Hydroxyapatite nanoparticles have been investigated as biological agents for the treatment and diagnosis of bone diseases due to their properties, providing high affinity to bone tissues and also due to the possibility to chemically modify the surfaces of these nanoparticles to provide active targeting to bone tumors or other bone disorders. In this work, synthetic hydroxyapatite nanoparticles and their surface modifications with folic and medronic acid were studied. Copper-64 was produced by neutron irradiation in a TRIGA MARK I nuclear reactor, and the functionalized nanoparticles radiolabeled with this radioisotope. The multi-technique characterization includes FTIR, PXRD, TGA, DSC, CHN, Zeta potential, XPS, SEM, TEM, and Gamma spectroscopy. Furthermore, the evaluation of the chemical interaction stability was through leaching tested for efficiency. The results indicate that folic and medronic acids can be covalently bonded to HA surface, producing a new material not yet described in the literature, been stably attached to hydroxyapatite nanoparticle surfaces, able to provide active targeting for bone disorders. The complexation of copper-64 provides high radiochemistry purity, although the specific activity must be improved.
Gypsum is an Earth-abundant mineral with enormous applications in agriculture and civil engineering. Here, we show it is also an excellent height calibration standard alternative for atomic force microscopy (AFM). Using plain water as etchant, gypsum flakes readily review 0.75 nm tall terraces which are easy to image (lateral dimensions from tens to hundreds of nanometers) and robust against time in ambient conditions. Therefore, the present work demonstrates a new height standard alternative which is easily-available for all AFM microscopists around the world.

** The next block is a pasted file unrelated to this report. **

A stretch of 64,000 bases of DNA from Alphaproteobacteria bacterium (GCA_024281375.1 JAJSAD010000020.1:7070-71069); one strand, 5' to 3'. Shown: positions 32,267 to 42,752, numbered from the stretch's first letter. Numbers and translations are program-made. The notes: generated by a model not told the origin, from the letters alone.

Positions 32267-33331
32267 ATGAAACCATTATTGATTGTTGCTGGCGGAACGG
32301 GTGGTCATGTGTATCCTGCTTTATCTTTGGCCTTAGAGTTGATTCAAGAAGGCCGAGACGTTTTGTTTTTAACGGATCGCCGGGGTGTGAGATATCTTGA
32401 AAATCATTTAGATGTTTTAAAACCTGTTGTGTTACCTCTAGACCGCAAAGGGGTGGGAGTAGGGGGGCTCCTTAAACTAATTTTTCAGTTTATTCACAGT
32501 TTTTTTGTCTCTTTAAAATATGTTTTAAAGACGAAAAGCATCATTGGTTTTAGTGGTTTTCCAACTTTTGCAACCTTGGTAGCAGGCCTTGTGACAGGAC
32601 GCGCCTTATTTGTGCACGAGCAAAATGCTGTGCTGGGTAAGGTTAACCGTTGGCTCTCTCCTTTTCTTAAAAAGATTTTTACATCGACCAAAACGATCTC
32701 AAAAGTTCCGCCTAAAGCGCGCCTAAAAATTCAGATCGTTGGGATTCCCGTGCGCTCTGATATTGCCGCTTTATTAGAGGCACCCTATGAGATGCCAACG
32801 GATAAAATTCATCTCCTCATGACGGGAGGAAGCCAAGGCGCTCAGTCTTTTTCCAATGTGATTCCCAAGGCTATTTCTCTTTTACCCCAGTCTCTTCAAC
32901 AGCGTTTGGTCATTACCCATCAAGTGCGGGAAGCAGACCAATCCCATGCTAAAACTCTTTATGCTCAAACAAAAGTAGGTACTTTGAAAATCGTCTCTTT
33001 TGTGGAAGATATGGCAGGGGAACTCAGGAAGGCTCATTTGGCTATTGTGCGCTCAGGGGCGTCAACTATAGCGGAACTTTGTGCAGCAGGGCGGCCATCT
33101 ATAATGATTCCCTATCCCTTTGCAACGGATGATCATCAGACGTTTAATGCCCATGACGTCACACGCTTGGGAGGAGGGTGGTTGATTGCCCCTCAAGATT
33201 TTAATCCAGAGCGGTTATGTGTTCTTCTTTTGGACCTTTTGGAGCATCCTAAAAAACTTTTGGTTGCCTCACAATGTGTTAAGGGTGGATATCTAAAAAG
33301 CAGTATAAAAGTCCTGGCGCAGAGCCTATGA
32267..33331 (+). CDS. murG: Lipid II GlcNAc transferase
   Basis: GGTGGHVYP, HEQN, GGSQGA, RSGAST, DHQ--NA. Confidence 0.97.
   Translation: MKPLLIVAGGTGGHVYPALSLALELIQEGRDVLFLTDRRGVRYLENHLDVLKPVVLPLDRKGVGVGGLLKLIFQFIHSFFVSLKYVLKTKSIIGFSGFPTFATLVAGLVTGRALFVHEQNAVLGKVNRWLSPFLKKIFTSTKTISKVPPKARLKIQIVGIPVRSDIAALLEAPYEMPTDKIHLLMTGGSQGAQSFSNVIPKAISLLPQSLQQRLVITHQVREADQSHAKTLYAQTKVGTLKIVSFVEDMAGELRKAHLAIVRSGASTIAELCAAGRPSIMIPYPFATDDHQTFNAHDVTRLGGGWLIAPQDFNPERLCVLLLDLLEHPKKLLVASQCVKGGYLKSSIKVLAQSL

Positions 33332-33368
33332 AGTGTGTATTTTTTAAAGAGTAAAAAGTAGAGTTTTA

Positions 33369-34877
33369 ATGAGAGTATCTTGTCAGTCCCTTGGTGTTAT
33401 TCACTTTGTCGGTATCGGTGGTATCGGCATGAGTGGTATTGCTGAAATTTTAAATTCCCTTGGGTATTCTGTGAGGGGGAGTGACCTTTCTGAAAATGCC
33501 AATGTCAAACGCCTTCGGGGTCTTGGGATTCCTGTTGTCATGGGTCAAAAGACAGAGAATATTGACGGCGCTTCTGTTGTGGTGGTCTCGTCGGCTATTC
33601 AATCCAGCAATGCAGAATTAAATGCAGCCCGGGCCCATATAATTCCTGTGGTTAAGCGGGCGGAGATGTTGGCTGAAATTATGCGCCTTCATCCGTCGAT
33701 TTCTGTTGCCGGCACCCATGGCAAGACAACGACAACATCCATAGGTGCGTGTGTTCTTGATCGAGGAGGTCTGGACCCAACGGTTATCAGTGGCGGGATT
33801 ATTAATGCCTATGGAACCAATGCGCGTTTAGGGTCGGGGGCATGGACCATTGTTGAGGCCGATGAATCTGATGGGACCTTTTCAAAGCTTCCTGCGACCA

Scanning probe microscopy and ab initio calculations reveal modifications on the electronic and structural properties of graphene/h-BN heterostructures induced by compression. Using AFM and EFM techniques, with charge injection being made in the heterostructures at different pressures, the charge injection efficiency monotonically decreases with increasing pressure for monolayer-graphene (MLG)+BN heterostructures, indicative of a conductor-insulator electronic transition. Bilayer-graphene (BLG)+BN and trilayer-graphene (TLG)+BN heterostructures show a non-monotonic behavior of charge injection versus pressure, indicative of competing electronic structure modifications. First-principle calculations of these systems indicate a pressure-induced van der Waals-to-covalent interlayer transition, where such interlayer covalent binding, in the presence of water molecules, results in a disordered insulating structure for the MLG + BN case, while it leads to an ordered conducting structure for both BLG + BN and TLG + BN heterostructures. These opposing effects may have a strong influence on graphene/h-BN-based electronic devices and their physics under pressurized environments.